It’s functionally impossible to talk about search engine optimization (SEO) without mentioning Google in almost the same breath. This is unsurprising. Although the search giant’s parent company, Alphabet, may not have invented search, it has over the past several decades both cornered and refined the market.
Per Global Statcounter, Google now accounts for approximately 92 percent of all global search engine traffic.
Today, SEO experts constantly monitor and analyze algorithm updates in order to determine how they might impact search traffic. Google’s advertising arm is an outright titan. AdWords remains one of the best keyword research tools on the market.
With all this in mind, it may seem like a no-brainer that SEO has to target Google in order to succeed.
As is so often the case, the truth is a bit more nuanced. For one, the days when SEO required a website to target the algorithms and idiosyncrasies of each search engine in order to place are far behind us. Google is still the standard in terms of keyword and content optimization, but most search engines follow the same broad rules and concepts.
That is to say, they want to provide users with what they’re looking for as seamlessly and painlessly as possible. High-quality, properly-targeted content, therefore, tends to thrive across the board. At the same time, people who try to game the system and push thin or spun content to the front of the search engine results page inevitably meet with failure.
Some may hold that the exception to this rule is social search. And while your brand should target social networks with its marketing efforts, social search and traditional search are two very different beasts. Each has a unique purpose, and it’s advisable that your brand leverage both.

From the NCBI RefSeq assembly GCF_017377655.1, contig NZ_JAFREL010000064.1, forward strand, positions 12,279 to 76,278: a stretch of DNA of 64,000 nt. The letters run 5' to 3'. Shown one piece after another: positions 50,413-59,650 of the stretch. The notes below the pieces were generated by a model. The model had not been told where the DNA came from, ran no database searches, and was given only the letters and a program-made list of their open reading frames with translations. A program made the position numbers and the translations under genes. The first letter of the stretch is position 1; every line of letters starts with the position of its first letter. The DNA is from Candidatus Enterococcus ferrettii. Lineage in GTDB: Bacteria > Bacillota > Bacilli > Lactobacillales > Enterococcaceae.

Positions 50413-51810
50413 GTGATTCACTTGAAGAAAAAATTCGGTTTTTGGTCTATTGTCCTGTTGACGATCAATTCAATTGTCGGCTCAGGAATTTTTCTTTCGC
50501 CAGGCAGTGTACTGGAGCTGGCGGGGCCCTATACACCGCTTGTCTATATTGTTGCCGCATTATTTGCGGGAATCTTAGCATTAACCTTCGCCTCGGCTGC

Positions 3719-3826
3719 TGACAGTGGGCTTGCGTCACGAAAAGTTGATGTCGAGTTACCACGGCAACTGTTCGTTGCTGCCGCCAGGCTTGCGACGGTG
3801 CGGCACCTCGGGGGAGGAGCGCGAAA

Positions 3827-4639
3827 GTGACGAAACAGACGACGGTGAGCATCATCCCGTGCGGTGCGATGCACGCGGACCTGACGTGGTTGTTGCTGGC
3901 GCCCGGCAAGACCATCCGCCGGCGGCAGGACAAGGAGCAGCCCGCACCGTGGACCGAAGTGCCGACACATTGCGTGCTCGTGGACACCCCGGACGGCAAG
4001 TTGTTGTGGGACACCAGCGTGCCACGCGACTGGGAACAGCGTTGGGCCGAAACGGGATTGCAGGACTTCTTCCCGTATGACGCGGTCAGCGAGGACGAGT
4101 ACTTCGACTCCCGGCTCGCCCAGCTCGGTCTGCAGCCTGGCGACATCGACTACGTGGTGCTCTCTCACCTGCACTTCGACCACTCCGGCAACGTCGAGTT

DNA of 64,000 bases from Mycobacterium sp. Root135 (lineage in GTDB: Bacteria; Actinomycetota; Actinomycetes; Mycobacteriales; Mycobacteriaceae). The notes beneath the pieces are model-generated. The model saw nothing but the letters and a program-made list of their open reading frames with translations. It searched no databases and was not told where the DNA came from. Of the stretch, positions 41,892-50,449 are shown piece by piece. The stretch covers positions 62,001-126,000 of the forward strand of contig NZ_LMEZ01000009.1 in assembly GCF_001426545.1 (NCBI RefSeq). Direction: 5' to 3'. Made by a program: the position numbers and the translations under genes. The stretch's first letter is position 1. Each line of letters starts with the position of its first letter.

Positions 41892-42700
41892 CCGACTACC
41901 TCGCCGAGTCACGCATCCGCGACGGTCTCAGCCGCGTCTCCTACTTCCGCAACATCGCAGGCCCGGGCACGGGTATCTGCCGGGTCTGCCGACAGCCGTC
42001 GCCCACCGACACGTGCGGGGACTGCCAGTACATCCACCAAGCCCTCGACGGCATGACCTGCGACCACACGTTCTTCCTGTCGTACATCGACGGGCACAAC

Social is a tool for outreach and user engagement, and social search exists to augment that. Social networks like Facebook and Twitter provide customers with a means of reaching out and interacting with businesses, driving purchases through recommendations and viral content. Traditional search engines are a bit more passive and conversion-driven, intended to drive traffic to a website and convert that traffic into qualified leads.
At this point, it’s worth mentioning that viable alternatives to Google do exist. As users become more and more concerned about the modern data-driven economy, we’re seeing them seek privacy-focused alternatives to the search giant. At the moment, the numbers are barely noticeable.
But that may change.
StartPage is arguably the most fascinating of these alternatives, and one of those which may drive a larger shift in the market. A Netherlands-based startup, the company actually pulls its results directly from Google via a longstanding partnership. Where it differs is that it focuses simply on providing the results.
It doesn’t personalize the SERP. It doesn’t lean heavily into advertising. And it doesn’t collect any user data.
“We feel everyone has the right to enjoy…the best search results in the world, and at the same time not be profiled and have information [stored about them],” StartPage CEO Robert Beens explained in an interview with business publication Fast Company. “As far as we know, [Google is] happy with the partnership, and they feel that we really offer something special to our audience, to people who are looking for a privacy-focused search engine.”
Google may have become synonymous with search, but the idea that you must target it with your SEO efforts is inaccurate. Whether StartPage, DuckduckGo, or some other search engine altogether, the rules are ultimately the same. Create exceptional content, and you’ll do just fine.
- Is It Worthwhile to Target Search Engines Other Than Google? - June 5, 2020